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Digital Forensics & Incident Response

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InfoSec News Nuggets 5/29/2020

How to Unlock Hidden Browser Games in Edge, Firefox and Chrome

Your web browser is full of secrets. I typically spend my time poring over new features I can unlock via pages like chrome://flags and about:config, but it’s also nice to take a little break and play the hidden games that come packed into the most popular browsers. Yes, your desktop browser is filled with hidden games. Don’t crack your knuckles and expect to hunker down for a Civilization VI-like session—they’re not that great. They are fun little time-wasters, though. If nothing else, they’re great to send to your friends if you’re looking to impress them with your technical know-how.

 

Google Says Iran-Linked Hackers Targeted WHO

Google reported on Wednesday that it continues to see attacks launched by the Iran-linked threat group named Charming Kitten against medical and healthcare professionals, including employees of the World Health Organization (WHO). Charming Kitten, which experts believe is sponsored by the Iranian government, is also tracked as APT35, Ajax Security Team, NewsBeef, Newscaster, and Phosphorus. It has been active since at least 2011, mainly targeting individuals and organizations in the Middle East, United States and United Kingdom.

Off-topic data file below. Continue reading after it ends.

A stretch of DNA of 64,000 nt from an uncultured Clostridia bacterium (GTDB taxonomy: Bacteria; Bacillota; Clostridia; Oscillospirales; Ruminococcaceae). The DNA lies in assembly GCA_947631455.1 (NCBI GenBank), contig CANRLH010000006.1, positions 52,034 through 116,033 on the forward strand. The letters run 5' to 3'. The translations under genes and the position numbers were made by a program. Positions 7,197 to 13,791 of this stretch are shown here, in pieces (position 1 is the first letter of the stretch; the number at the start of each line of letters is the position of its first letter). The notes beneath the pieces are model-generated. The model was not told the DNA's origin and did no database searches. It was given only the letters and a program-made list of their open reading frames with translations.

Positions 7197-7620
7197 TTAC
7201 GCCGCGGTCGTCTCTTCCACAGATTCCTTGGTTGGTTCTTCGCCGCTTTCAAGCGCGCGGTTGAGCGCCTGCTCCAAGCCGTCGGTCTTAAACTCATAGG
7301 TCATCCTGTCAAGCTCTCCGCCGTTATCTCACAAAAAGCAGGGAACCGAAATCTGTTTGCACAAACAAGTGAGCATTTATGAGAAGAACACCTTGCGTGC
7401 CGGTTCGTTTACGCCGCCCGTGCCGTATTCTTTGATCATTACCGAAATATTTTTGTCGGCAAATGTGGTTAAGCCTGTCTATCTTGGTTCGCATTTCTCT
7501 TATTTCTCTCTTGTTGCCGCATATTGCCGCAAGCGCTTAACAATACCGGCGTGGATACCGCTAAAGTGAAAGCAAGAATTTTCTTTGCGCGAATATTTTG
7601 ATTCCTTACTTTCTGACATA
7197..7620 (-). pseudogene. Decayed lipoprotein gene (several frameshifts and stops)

Trump move could scrap or weaken law that protects social media companies

Trump signed an executive order on Thursday afternoon after attacking Twitter for tagging his tweets for the first time about unsubstantiated claims of fraud about mail-in voting with a warning prompting readers to fact-check the posts. In addition, Trump said his administration may “remove or change” a provision of a law known as section 230 that shields social media companies from liability for content posted by their users. Trump said U.S. Attorney General William Barr will begin drafting legislation “immediately” to regulate social media companies.

 

ACLU sues Clearview AI claiming the company’s tech crosses ethical bounds

The American Civil Liberties Union (ACLU) is taking Clearview AI to court, claiming the company’s facial surveillance activities violate the Illinois Biometric Information Privacy Act (BIPA) and “represent an unprecedented threat to our security and safety”. The legal action, brought on by lawyers at the ACLU of Illinois and the law firm Edelson PC, is on behalf of organizations that represent survivors of sexual assault and domestic violence, undocumented immigrants, and other vulnerable communities. Clearview AI, founded by Australian entrepreneur Hoan Ton-That, provides facial recognition software, marketed primarily at law enforcement. The ACLU said not stopping Clearview AI would “end privacy as we know it”.

 

Judge demands Capital One release Mandiant cyberforensic report on data breach

A judge has ruled that Capital One must release the forensic report prepared by Mandiant following a data breach, of which the company is now being sued over. On Tuesday, Judge John Anderson from the US District Court for the Eastern District of Virginia ruled that Capital One is required to provide a copy of the report to attorneys suing the firm on behalf of customers impacted by the breach.  The US financial giant suffered a data breach in 2018, disclosed a year later. Roughly 100 million US citizens and 6 million Candian citizens were impacted through the compromise of personally identifiable information (PII) gathered by Capital One in relation to credit card applications.

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